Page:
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Can You Sue For An STD?


Can You Sue For An STD?


If They Cheated And Brought Home An STD, Can You Go To Court?


By DIVORCE360.COM STAFF


 Imagine you're married to someone you love and one day you find out that person hasn't just cheated on you, they've given you a lifelong reminder of it:  a sexually transmitted disease. What do you do? Some spouses are suing their soon-to-be ex-partners in civil court, legal experts say.

"We've got a client right now, the husband, whose wife was cheating on him and gave him a lifetime STD," said California attorney David Pisarra. "He is planning on suing her for the lifetime pain and suffering, along with the medical costs."

 

"I'm not sure how the case will turn out, or if he's going to move forward, because of the child, and the lack of huge numbers to make it worthwhile. However, he wants to based on the emotional damage that he is suffering as a consequence, and perhaps, as is so often the case, it will be cathartic for him to just begin the process and eventually the heat of the anger will subside and he'll either settle or dismiss the case," Pisarra said.



Legal causes of action includes: Intentional Infliction of Emotional Distress, Battery, Negligence, Fraudulent Inducement, (to have sex), Breach of Contract (Marriage vows, with an implied element of good faith and fair dealing). 

The Center for Disease Control estimates that 45 million people are now living with herpes, and 700,000 become infected with gonorrhea each year. Dr. Tina Tessina, aka Dr. Romance, said the numbers suggest monogamy is "largely a myth." "Wives who are naive and want to believe in it are leaving themselves vulnerable to disease," she said. "Don't forget, we have a huge prostitution industry in this country, too. Who is paying to support it? Mostly married men."

But Divorce360 expert Brenda Della Casa, author of "Cinderella was a Liar," which offers relationship tips from married couples, divorced and singles, thinks there should be a legal recourse for people whose health has been compromised by "reckless behavior."

"Think about it; if someone breached a business contract, they'd wind up in court so why is a contract to protect someone’s health less valid?," she said. "Affairs are more than betrayals of the heart, they are betrayals of health and can severely alter or even cut short the lives of the person they promised to love and protect."

"When diseases go undetected because an unfaithful partner is hiding an affair, they can put their partner at risk not only for the disease but the effects of leaving it untreated such as infertility. If you want to sleep around, fine, but every person has a right to decide how careless they want to be sexually and that includes your partner," Della Casa said.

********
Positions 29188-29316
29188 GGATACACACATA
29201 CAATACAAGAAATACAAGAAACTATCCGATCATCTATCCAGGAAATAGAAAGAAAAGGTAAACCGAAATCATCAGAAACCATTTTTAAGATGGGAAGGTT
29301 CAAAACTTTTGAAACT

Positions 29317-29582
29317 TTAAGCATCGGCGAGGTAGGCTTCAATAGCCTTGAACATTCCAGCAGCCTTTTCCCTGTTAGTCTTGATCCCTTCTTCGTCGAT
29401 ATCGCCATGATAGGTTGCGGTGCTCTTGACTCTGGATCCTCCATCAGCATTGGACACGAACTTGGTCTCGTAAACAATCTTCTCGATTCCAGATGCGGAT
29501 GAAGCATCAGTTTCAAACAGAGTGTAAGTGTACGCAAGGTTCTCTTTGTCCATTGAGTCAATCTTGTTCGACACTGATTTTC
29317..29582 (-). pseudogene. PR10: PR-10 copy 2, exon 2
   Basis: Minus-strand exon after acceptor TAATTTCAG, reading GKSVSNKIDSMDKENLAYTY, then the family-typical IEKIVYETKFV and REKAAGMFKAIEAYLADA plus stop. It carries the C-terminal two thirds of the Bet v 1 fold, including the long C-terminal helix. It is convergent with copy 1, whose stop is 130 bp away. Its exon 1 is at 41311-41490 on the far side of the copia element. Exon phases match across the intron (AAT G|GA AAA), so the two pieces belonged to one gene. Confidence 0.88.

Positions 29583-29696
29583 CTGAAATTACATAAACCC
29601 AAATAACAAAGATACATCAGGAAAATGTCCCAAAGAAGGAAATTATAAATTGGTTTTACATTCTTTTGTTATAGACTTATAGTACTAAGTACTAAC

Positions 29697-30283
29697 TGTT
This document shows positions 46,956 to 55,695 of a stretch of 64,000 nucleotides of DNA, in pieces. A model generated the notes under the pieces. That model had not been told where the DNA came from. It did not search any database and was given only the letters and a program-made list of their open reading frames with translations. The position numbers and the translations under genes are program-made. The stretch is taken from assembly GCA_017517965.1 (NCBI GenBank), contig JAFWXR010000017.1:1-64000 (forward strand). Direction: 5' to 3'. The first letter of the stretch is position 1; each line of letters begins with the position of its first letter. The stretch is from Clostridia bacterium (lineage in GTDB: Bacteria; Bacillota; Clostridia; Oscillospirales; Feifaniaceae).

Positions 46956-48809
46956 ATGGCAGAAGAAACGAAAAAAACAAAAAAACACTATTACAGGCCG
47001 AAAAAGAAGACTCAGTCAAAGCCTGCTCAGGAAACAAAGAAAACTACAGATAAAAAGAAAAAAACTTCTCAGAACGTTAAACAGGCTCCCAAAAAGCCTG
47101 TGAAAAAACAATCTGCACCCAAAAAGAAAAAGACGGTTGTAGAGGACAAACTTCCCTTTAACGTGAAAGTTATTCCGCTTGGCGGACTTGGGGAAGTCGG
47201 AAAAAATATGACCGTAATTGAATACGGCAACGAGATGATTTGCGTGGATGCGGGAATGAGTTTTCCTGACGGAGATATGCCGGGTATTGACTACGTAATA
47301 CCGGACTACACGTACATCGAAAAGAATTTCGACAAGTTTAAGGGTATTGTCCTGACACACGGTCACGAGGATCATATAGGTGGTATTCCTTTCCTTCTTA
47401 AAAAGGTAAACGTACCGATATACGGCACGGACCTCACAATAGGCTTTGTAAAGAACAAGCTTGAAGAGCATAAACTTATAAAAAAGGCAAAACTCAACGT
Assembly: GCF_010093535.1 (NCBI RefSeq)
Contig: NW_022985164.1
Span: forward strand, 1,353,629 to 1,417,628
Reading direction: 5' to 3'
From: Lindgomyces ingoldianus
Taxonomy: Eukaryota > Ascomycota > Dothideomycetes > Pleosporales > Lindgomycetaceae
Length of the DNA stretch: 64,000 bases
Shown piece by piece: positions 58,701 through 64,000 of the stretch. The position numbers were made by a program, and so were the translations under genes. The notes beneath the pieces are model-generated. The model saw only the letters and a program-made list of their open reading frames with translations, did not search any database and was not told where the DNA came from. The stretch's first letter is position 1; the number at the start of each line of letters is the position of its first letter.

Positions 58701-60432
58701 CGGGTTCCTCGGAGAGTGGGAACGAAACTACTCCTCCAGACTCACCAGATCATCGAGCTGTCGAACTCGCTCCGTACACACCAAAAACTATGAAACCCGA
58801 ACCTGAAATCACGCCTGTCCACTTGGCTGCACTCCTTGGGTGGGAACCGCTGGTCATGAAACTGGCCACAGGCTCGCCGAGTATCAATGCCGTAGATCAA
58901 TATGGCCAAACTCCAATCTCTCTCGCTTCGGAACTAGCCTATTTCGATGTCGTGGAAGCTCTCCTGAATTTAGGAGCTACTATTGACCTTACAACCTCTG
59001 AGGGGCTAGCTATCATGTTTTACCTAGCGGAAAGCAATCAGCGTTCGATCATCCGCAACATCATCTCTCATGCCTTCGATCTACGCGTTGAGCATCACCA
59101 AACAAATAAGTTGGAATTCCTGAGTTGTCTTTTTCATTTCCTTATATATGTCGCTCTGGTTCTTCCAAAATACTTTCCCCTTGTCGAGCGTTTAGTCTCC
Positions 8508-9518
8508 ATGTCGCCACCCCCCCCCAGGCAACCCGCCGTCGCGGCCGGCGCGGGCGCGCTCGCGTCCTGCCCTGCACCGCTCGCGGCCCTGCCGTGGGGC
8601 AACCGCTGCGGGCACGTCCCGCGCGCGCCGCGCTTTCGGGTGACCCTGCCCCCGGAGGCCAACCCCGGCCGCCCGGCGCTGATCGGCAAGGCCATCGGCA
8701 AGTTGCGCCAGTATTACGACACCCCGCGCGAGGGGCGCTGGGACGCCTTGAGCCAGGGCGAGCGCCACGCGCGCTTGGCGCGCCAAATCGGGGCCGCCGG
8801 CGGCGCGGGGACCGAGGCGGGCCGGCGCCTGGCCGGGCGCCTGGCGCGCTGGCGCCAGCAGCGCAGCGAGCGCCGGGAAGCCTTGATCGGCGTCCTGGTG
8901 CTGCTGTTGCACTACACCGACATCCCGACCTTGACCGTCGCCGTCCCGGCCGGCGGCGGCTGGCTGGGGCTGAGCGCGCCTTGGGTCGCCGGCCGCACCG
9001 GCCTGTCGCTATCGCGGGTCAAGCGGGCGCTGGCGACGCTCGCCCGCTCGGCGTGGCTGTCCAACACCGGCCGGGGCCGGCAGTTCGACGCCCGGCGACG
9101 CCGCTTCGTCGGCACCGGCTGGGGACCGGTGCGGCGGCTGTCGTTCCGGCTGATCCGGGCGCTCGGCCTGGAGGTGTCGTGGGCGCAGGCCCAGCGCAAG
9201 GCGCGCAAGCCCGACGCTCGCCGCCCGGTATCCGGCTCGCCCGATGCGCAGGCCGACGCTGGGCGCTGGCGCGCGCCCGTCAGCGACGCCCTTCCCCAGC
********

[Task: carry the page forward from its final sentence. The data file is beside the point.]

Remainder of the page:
Suing your spouse for giving you a sexually transmitted disease is not an easy legal battle to win, according to Pisarra. "This type of case is difficult to prosecute because, generally, it will not be a headline-grabbing, $25 million case that makes for good litigation. Most of the time the parties do not have the high net worth to support a large award... Most people are not going to have enough special damages, to make a lawsuit worthwhile, from the lawyer's perspective."

"Assuming that you have someone in their 30's who gets herpes and has to take Acyclovir for a lifetime, even at $100 a month, you're still only looking $1,200 a year. Over 40 years, it would be $48,000 plus emotional damages and then punitive damages. But like all cases, winning and collecting are two different things," Pisarra said. 

"Plus, remember that most STD's are not going to be lifetime issues, a little gonorrhea, lice, or chlamydia are all easily cured, so no long-term costs are implied. No long-term costs, means no large settlements, means no large jury awards, all of which equals no lawyer wants the case. For a lawyer to take the case on a contingency, would require that there be a big enough payday to make it worthwhile and for the average Joe/Jane, I don't think that is going to be the case. Thirty percent of 48,000 is $16,000, and there is no guarantee or even likelihood of collecting it, so chances are finding a lawyer who is willing to take a case like this, are slim," Pisarra said.


Keep Reading:

Sexcetera: He Gave Me an STD

Dealing with Sex Addiction

What Women Can Teach Men About Cheating

My Wife is Cheating. Can My Marriage Be Saved?






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